[32] In contradiction to Defendants' assertion that they lacked knowledge of a substantial risk. Plaintiff cites several instances which, he argues, allowed Defendants to at least infer that Plaintiff faced a substantial risk of harm. First, Plaintiff informed prison staff, in writing, that he had enemies at JMF, and specifically named those enemies. To investigate Plaintiffs concerns, prison officials transferred Plaintiff to a segregated facility where he was to be interviewed regarding his safety concerns. Second, Plaintiff maintains that he incurred two misconduct tickets in an effort to remain in the segregated facility, away from his enemies. One of the misconduct tickets for "threatening behavior" involved a note that named Plaintiffs two enemies and indicated that he would "get" them. The second misconduct ticket Plaintiff incurred because he refused to leave segregation when ordered to do so. In both instances Plaintiff contested the misconduct tickets arguing that his acts were motivated solely out of concern for his safety and his desire for a proper SCC hearing. Third, upon reviewing Plaintiffs second step grievance Plaintiff filed in response to the misconduct tickets. Director Kenneth McGinnis instructed prison staff to accommodate Plaintiffs needs and see that he get a hearing on his safety concerns. Plaintiff contends that these instances alerted Defendants to the fact that Plaintiff clearly faced a substantial risk of harm.

[33] 2. Defendants' response

[34] Defendants argue that based on the information they had regarding Plaintiffs safety concerns, the steps taken to address the situation were adequate. The Farmer Court held that even if Defendants perceived a substantial risk of serious harm to Plaintiff, Defendants may still prevail if they responded "reasonably to the risk, even if the harm ultimately was not averted." 511 U.S. at 844, 114 S.Ct. 1970. If Defendants' response was unreasonable, then Defendants will be found to have disregarded the risk. See Comstock v. McCrary, 273 F.3d 693, 707 (6th Cir. 2001). Defendants responded to Plaintiffs safety concerns by placing him in temporary segregation until prison officials could conduct a hearing regarding Plaintiffs concerns. After Plaintiff failed to attend the SCC hearing prison staff subsequently returned Plaintiff to JMF. This appears to be the extent of Defendants' response to any risk of harm Defendants perceived.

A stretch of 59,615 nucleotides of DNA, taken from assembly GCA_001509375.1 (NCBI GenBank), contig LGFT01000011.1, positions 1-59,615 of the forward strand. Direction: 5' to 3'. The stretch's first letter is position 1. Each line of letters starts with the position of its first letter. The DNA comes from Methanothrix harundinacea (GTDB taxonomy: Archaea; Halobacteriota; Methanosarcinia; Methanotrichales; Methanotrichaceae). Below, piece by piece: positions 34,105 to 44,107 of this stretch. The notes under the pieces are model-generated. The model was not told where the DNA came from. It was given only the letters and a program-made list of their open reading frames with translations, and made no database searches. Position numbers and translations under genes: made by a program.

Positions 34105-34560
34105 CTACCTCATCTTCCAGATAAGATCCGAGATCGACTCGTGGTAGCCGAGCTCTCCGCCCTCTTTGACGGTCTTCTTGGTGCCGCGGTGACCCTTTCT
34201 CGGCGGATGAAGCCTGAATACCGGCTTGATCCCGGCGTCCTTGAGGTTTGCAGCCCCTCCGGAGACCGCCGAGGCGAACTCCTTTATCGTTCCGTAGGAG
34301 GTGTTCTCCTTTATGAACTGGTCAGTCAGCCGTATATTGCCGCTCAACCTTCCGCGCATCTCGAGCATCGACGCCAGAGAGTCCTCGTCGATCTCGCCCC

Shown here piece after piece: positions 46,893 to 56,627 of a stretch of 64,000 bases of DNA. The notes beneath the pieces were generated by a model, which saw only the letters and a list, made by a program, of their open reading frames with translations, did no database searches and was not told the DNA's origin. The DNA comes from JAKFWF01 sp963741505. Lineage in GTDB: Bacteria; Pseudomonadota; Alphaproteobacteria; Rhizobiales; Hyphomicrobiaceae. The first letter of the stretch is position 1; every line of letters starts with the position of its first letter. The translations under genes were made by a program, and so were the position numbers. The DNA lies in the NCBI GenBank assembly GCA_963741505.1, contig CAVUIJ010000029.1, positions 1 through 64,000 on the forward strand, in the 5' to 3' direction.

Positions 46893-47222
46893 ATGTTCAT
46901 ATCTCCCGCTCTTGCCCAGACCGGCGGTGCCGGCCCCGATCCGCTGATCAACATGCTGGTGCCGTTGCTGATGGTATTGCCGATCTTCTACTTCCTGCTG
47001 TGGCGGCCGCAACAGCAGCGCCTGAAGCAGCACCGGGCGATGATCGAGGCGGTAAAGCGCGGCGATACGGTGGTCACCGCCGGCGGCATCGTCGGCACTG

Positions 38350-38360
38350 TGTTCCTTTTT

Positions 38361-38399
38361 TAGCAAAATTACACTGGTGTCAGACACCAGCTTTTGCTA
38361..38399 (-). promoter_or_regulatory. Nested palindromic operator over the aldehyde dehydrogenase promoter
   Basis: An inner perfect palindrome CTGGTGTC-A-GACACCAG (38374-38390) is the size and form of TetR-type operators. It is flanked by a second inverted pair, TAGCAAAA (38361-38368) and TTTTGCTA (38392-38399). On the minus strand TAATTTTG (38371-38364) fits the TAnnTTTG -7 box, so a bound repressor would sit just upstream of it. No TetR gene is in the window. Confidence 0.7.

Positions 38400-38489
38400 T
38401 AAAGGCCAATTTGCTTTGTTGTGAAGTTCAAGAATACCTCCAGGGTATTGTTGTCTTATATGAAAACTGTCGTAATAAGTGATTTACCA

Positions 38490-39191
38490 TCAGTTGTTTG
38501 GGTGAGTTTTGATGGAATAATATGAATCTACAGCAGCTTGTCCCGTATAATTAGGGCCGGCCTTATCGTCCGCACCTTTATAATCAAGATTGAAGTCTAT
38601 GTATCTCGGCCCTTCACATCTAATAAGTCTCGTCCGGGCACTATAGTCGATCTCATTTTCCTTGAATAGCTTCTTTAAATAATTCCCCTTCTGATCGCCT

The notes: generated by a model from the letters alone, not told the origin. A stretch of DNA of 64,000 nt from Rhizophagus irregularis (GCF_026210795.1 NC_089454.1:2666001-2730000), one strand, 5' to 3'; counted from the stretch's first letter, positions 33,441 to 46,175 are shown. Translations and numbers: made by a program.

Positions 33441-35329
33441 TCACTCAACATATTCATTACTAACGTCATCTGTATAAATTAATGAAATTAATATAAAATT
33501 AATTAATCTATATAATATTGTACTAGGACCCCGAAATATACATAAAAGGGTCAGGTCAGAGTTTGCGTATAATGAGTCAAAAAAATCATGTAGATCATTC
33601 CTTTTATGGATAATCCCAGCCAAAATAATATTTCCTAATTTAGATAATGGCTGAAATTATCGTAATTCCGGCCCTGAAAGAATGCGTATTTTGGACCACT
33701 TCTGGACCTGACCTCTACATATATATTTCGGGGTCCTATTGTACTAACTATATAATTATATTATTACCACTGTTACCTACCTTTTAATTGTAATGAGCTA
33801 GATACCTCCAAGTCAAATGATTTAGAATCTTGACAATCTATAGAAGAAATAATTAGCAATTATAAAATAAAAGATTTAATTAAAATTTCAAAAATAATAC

[35] Plaintiff presents evidence that this response was, in fact, not adequate to address the harm posed. Plaintiff informed Defendants Warr and Doe of his special cuffing needs when the officers arrived at Plaintiffs cell to escort him to the SCC interview. Defendant Warr stated that Plaintiff told him that because of his deformity he would not be handcuffed in front of his body using standard cuffs. It is uncontroverted that the officers then relayed that information to Deputy Anderson who refused to permit Plaintiff to be cuffed as he requested. At this point, Defendants took no steps to confirm that Plaintiff indeed needed special cuffing. Plaintiffs prison file is replete with documentation concerning his physical limitations due to his deformity.

[36] Moreover, despite Plaintiffs request for special cuffing, Deputy Anderson concluded that Plaintiffs refusal to attend the interview indicated that "he is not serious about wanting protections" and that Plaintiff did not wish to proceed with the process and should be returned to JMF. (Notice of Intent Investigation for Protection of 1/5/98.)

[37] Finally, Director McGinnis instructed prison staff to accommodate Plaintiffs needs and see that he get a hearing on his safety concerns. Director McGinnis stated: "[Williams] has a physical impairment which calls for special cuffs to be used for handcuffing. . . . [a] copy of this grievance response will be forwarded to the Warden's office to insure that appropriate action is taken on this issue." (Third Step Grievance Response of 4/3/98 at 2.) Despite these instructions, Plaintiff did not receive a hearing. Defendants do not dispute that they failed to follow this directive.